As you can see, Denmark and Sweden are ranked 3rd and 4th in overall competitive prowess world-wide, while Finland comes in 6th place. Norway is much further down the rankings --- not that this is a surprise for buggy readers of this series on the Nordic countries. As has been noted at least a couple of times before, it is something of an outlier in Scandinavia for two major reasons: its large oil exports, 3 million barrels a day at roughly $100 per barrel, and its high social spending without major economic reforms. Obviously, the two go together. Norway's vast oil revenues have helped to subsidize such social spending, though in fairness the Norwegian government has also invested large revenues in diverse financial funds world-wide for long-term capital gains and projected returns on the capital. At the same time, the oil income has blunted much of the urgency that other Scandinavian governments have sensed to overhaul their regulations and reduce their taxes and welfare spending in order to regain much of the competitive vigor they had seen wane in the 1980s and 1990s.
In short, the Scandinavian countries have to be commended for finding ways to stimulate economic growth and innovation while maintaining a large regulatory and welfare-state system that their populations clearly desire. If there's any black mark to be singled out, it's the failure of the Swedish Social Democratic government in power until late 2006 for finagling the country's unemployment figures rather than emulate the laudable Danish reforms of their labor market. Even that failure, though, is being remedied by the current centrist-conservative coalition government that, when you get down to it, won the parliamentary elections in September 2006 largely over the issue of unemployment. Everyone in Sweden seemed to know someone who had either been laid off or moved over to some sort of tax-paid support system. In many ways, the centrist-conservative electoral victory was historic. It was only the 2nd or 3rd time since 1933 that the centrist and moderate-right parties have won a general election in that country, and the best showing of those parties, taken together, since 1928!
The German-Japanese Performances
In passing, if nothing else right now, note that in the WEF table the US ranks 1st, a position it has dominated since the early 1990s when it turned out that the heavily touted new dynamos --- both destined to overtake the US in per capita income in that decade, with Japan's total GDP slated, on top of that, to best the US's by 2010 --- were sunk in a mire of self-created economic troubles, all the result of excessive state regulations, subsidies, and lack of entrepreneurial vigor, along with very high taxes and social security burdens in Germany.
The contrast between the mediocre German and Japanese performance compared to the US's since 1991 has been stunning, nothing less. Take entrepreneurship start-ups. By 1997, a good ¾ of the Fortune 500 giant companies in the US hadn't even existed 22 years earlier, at the start of the new information-age economic revolution; in Japan and Germany, there was scarcely a new giant company even visible in their equivalent ranks. Ten years later, despite a strong export performance of the big trade-oriented companies in both countries, there are still no new giants except for SAP, a very good German multinational that leads the global pack in business software. Small wonder, then, that Germany and Japan have vied with one another ever since to see which country could rack up the worst economic performance since the era of the 1930s' Great Depression. Slowly, it's true, both began to reform and open up to more competition in their home markets', and German export companies have especially made notable progress in responding to the high value of the euro in dollar terms since 2003. Even so, neither economy --- despite their wealth and large size (80 million Germans, 120 million Japanese) --- has managed to switch to domestic-led growth. Throughout this decade, the economic growth of both has been fitful and mediocre.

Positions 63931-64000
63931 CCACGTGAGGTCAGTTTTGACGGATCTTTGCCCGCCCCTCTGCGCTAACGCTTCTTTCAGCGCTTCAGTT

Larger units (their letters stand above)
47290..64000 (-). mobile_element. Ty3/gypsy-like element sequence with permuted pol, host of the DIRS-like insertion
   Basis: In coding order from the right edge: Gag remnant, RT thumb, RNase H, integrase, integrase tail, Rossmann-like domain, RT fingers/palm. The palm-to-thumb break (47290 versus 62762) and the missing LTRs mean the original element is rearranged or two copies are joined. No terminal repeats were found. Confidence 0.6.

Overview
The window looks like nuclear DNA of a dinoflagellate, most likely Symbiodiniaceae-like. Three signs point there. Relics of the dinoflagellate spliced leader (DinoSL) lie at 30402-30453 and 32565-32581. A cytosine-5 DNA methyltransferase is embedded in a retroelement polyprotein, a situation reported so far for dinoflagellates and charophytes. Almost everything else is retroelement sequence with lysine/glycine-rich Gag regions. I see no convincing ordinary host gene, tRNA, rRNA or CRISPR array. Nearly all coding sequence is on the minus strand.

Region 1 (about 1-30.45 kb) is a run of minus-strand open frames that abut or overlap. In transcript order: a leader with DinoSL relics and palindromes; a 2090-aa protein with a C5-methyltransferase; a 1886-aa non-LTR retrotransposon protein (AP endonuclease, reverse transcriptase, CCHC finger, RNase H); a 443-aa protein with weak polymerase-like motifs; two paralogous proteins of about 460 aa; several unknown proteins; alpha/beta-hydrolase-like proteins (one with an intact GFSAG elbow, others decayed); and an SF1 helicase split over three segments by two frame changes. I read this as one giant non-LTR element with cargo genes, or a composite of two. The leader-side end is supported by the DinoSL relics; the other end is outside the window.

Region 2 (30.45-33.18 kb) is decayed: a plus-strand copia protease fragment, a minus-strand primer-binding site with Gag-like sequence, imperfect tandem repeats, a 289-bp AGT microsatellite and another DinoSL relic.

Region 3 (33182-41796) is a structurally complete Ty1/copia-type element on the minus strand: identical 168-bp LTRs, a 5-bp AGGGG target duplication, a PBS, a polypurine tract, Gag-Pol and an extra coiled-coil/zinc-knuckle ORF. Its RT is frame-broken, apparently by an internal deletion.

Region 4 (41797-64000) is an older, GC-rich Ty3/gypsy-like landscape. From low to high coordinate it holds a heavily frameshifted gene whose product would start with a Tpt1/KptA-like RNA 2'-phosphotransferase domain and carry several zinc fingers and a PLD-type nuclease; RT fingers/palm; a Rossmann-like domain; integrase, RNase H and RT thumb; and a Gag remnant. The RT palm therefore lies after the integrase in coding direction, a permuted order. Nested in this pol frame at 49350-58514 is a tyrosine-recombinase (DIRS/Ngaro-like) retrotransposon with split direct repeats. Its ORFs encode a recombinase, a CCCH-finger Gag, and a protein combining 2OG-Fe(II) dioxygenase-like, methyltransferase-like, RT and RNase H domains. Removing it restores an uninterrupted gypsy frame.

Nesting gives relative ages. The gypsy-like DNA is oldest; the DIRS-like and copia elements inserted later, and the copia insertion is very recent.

Something Else Worth Mulling
Germany's huge trade surplus in manufactured goods of $40 billion --- which accounted for 60-70% of whatever GDP growth Germany has recorded since the start of 2005 --- is exaggerated by American standards. In particular, as a member of a 13-country eurozone --- which numbers about 300 million affluent people --- German exports to Spain or Italy or France or the smaller member-countries would be the equivalent of California (40 million people, with a GDP alone equal to France's with a population of 60 million) counting as exports goods and services it sells to Nevada, New York, or New Hampshire. Oppositely, Japan's even larger trade surplus in goods is very likely underestimated, with many of its exports assembled in China or Southeast Asia by low-wage labor and then counted as Chinese or Thai or Malaysian exports. No matter. The key point is that these two giant countries have failed to stimulate domestic consumption and kick start and sustain economic growth by it and investment in domestic-oriented businesses. Their failures here are the flip-side of their peoples' high savings rate and lack of confidence in their countries' economic dynamism, a problem that stretches back for nearly two decades now.